I made up my mind at the second attempt to haze me that I would not permit it. I not only had a pistol but a large knife, and with these I held the larger, rougher boys at bay. There was no limit to the lengths they would go in hazing those who would allow it. One form I recall was that of going through the pretense of hanging. They would tie a boy’s hands behind him and string him up by the neck over a limb until he grew purple in the face. None of it, however, fell to me. What was done to those who permitted it is almost beyond belief.
OK then, but what about nonviolent resistance? Doesn’t the success of that practice disprove my thesis here?
At first glance it might appear to, but I’d argue it actually supports the idea. For one thing, what is nonviolent resistance but taking everything the bullying government enforcers can dish out? Isn’t that half of my thesis?
OK, but what about inflicting pain? Isn’t that counter to nonviolent resistance?
Just ask yourself, what is crucial in a nonviolent resistance? Observers, lots of them, the more the better. “The whole world is watching!” So, I would argue that the nonviolent resisters are still inflicting pain on the bullies. It’s not physical pain or harm, but psychological pain--the pain of being thought of, by observers, as an ugly, nasty psychopath. Who wants to be thought of that way? So nonviolent resisters are still inflicting pain! By the way, a righteous cause is also a crucial part of nonviolent resistance. It doesn’t work so well when your cause is more goodies from the state, like some of those kids looking for a free college “education.” The point is to make the resisters look good and the enforcers look ugly; you can’t do that with a cause that is not righteous.
Think of all those pictures and videos of cops or military, lined up facing a protesting populace. Now think of the minds of those enforcers. What are they looking for? A reason to respect those they are facing. Failing that, a reason to dehumanize them so they won’t feel bad bashing their skulls in. Well, from the point of view of the protesters, you certainly want to engender respect in the enforcers’ minds, and avoid at all cost dehumanizing. Your behavior must reinforce the response you are looking for, and avoid the response you don’t want. Use your imagination here, how that is done. It is not that hard to figure out. Put ex-cops and ex-military on your front line. Be friendly, not disrespectful. And that is why, by the way, provocateurs always break windows. They are looking to create a dehumanizing state of mind in the enforcers.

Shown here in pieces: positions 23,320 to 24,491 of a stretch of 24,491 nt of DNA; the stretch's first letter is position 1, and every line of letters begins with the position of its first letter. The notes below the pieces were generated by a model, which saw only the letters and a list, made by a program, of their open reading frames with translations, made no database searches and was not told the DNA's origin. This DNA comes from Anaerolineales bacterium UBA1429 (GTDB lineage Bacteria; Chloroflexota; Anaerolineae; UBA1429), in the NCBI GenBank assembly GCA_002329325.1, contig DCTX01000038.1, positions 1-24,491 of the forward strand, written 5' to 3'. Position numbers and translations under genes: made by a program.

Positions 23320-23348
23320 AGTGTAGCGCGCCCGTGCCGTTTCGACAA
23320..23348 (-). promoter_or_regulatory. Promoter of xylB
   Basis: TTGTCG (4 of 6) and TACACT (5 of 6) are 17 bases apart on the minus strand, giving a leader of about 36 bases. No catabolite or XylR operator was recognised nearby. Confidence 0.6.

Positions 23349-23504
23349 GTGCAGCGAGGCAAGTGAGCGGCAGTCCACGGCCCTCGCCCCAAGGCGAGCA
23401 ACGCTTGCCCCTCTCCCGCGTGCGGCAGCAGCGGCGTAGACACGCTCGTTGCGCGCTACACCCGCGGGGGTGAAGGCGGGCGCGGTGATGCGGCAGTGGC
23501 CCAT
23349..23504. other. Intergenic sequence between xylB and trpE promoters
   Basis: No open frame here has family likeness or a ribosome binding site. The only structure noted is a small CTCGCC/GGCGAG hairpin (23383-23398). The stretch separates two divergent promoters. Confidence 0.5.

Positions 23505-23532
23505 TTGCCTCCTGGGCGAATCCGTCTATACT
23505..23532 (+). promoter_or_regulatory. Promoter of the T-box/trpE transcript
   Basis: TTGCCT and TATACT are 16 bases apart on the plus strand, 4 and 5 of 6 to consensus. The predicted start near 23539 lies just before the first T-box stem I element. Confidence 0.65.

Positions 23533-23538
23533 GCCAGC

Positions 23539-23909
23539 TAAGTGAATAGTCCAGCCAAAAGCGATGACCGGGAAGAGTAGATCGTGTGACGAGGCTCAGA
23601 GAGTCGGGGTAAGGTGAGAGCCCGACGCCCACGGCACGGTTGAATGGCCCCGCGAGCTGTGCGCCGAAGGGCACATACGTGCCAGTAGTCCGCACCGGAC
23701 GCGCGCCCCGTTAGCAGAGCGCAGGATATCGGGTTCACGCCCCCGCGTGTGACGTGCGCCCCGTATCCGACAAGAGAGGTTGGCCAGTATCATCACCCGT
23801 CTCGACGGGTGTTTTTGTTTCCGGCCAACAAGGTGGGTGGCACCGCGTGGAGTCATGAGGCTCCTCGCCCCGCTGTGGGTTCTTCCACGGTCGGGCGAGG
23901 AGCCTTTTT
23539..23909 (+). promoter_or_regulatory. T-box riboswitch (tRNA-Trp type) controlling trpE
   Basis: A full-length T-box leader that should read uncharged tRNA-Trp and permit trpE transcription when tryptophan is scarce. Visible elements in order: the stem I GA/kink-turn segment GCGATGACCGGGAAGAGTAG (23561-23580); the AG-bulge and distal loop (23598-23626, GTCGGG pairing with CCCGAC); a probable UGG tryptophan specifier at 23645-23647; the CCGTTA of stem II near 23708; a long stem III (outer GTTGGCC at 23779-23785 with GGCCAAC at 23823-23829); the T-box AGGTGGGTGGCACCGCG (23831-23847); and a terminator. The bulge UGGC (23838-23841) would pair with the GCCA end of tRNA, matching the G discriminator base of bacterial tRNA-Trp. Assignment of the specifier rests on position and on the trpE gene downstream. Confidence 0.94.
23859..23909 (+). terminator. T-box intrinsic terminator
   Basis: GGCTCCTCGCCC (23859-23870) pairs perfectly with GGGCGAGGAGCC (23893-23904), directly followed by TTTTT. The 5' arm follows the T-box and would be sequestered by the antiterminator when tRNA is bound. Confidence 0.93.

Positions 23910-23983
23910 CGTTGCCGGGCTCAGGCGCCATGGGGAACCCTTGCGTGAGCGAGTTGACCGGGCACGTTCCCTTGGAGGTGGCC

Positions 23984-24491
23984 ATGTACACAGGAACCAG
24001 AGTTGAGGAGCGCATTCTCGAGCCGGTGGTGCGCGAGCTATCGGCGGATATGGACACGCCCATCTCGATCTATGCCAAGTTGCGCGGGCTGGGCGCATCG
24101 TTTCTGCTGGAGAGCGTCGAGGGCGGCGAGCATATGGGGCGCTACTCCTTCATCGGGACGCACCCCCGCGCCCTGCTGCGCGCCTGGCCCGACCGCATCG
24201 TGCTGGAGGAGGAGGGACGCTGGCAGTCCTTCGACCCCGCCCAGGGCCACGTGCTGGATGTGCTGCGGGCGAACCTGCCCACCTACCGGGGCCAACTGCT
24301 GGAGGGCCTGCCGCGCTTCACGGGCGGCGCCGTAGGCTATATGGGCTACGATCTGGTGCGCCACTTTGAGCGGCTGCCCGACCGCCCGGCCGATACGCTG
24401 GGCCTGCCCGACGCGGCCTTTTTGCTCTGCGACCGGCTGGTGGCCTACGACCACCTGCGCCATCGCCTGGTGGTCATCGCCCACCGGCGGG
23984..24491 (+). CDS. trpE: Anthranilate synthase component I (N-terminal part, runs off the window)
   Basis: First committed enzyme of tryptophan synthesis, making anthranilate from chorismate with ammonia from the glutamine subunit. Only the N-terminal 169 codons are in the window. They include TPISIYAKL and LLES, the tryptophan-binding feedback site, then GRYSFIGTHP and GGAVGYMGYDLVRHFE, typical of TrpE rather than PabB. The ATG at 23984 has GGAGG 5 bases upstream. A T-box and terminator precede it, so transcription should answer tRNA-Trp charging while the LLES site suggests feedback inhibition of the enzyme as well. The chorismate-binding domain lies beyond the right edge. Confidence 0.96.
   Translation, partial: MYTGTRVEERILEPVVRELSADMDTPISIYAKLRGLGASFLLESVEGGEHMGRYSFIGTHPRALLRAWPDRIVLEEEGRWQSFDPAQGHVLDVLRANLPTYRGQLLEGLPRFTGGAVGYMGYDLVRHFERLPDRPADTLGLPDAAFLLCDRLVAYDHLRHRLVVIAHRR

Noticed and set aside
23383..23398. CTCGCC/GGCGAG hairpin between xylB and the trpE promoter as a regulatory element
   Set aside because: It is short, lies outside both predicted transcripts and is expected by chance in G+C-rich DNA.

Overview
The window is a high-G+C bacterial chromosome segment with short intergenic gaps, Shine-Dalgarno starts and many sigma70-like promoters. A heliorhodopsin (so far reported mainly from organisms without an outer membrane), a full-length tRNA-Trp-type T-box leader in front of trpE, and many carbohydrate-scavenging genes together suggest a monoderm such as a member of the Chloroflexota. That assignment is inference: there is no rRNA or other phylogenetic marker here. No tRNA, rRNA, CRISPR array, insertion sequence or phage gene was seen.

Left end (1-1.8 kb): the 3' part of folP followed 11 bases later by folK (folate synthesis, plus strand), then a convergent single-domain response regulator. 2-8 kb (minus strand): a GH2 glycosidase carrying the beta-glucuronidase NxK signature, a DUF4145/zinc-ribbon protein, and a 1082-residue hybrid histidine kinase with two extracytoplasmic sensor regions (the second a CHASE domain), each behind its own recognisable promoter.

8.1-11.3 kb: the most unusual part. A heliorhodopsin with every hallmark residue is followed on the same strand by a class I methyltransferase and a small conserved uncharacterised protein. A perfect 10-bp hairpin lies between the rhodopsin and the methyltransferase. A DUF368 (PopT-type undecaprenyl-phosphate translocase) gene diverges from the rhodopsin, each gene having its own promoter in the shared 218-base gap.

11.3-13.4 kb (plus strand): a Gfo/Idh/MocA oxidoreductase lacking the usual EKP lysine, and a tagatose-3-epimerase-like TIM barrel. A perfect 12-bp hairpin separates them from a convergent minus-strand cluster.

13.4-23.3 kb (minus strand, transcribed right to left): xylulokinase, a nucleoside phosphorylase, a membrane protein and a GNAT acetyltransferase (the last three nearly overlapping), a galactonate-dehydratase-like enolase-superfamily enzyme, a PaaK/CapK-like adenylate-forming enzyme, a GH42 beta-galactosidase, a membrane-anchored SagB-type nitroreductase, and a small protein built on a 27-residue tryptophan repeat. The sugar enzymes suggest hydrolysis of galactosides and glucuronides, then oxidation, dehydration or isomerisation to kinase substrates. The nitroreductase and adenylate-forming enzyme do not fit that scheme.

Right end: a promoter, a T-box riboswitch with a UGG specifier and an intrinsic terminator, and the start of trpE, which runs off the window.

My thesis apparently, actually gains support from the idea of nonviolent resistance.
What about responding to bullying cops with lawyerly references to the Constitution? But isn’t that just running to authority again? Think the cop will respect you for it? I’m about as doubtful about the mantras, “Am I being detained?” “Can I leave now?” It’s like people memorize these phrases as a secret code to get cops to go away. But do they engender respect?
It’s relatively common in Wyoming to carry a pistol openly. I do it frequently. Interestingly, one does not hear of assaults by cops happening in Wyoming much. When one has a gun, or the likelihood to be carrying one concealed, the unstated point is that one is a lot more difficult to push around. There has to be some respect for that, in the cop’s mind. I do know of one case, a couple friends of mine actually, where a two cops took issue with them carrying guns openly (likely new hires from out of state!). My friends did not back down or hand their guns over. They did not get taken down or beat up; a verbal disagreement was as far as it got.
Now, at least in other parts of the country, a complicating factor has been added, in that cops can literally get away with murder. This has unbalanced the earlier equation that I mentioned, the notion of looking for someone to respect, tied to the possibility of receiving a beating. That possibility is essentially gone now. No wonder cops are going crazy these days; there is literally nothing to inhibit their worst impulses. All that is left is complete and utter submission, or a lethal escalation.
This state of affairs cannot continue.
On another point, there is a noticeable difference between the way young men and old men are treated. I used to think that older men were simply not thought of as threats, they didn’t get into trouble and attract attention from the law. Maybe that factor is present, but I think also that old men, some of them anyway, have a reputation for not putting up with crap. Like that old Internet meme that was floating around a while back, “Don’t mess with old men. They won’t fight you because they are no longer capable of it. They will just pull out a gun and shoot you.”
Ultimately, the answer to bullying is to put yourself in the bully’s shoes. Look at yourself from his point of view. Then refrain from doing those things that would make him think of you as an insect. Do things instead, that makes him unsure of himself. It is usually not necessary or even desirable to go overboard with challenging him. He has to retain “face” after all, among the observers. It may be a fine line, but I believe the best action is to calmly, quietly, not back down.
Oh, and go out and rent that old John Wayne movie, “The Shootist.”